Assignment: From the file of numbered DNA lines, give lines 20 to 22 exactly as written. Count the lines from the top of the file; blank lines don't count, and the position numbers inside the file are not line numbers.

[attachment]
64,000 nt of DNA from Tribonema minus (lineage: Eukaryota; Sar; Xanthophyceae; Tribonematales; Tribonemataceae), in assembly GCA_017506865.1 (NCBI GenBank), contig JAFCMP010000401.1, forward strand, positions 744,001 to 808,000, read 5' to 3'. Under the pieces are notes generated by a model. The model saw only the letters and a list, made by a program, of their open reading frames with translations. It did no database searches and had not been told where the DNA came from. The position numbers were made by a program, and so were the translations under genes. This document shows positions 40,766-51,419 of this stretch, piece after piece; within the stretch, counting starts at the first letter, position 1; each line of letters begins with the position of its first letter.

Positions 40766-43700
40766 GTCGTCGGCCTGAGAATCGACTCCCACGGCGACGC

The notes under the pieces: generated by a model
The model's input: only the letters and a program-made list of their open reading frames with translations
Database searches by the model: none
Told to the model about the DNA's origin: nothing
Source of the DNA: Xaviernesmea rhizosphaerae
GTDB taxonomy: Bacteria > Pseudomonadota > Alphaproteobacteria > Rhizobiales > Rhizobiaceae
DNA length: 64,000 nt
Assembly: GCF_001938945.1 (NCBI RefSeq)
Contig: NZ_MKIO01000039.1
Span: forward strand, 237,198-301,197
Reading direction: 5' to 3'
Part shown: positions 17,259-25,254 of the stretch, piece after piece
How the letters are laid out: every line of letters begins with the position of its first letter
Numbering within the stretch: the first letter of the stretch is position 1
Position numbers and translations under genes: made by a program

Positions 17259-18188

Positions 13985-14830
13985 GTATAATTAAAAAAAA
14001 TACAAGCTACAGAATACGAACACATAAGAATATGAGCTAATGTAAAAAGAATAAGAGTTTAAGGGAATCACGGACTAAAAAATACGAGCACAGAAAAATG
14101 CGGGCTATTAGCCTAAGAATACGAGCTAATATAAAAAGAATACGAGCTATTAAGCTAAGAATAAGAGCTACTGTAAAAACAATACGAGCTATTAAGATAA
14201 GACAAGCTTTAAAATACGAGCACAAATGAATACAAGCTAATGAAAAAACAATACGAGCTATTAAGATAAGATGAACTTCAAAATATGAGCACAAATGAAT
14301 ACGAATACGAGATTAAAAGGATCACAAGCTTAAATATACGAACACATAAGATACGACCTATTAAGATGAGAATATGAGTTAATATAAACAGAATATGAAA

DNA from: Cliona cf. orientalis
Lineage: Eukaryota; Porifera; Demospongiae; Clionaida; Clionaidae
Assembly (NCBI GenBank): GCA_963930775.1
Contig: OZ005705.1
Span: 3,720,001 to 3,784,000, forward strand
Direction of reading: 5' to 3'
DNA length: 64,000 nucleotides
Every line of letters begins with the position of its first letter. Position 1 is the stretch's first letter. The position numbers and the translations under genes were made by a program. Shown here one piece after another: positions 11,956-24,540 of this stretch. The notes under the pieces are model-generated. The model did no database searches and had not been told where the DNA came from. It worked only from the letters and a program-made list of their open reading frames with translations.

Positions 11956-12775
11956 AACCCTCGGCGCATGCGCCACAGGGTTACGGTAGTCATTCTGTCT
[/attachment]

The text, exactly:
Positions 13985-14830
13985 GTATAATTAAAAAAAA
14001 TACAAGCTACAGAATACGAACACATAAGAATATGAGCTAATGTAAAAAGAATAAGAGTTTAAGGGAATCACGGACTAAAAAATACGAGCACAGAAAAATG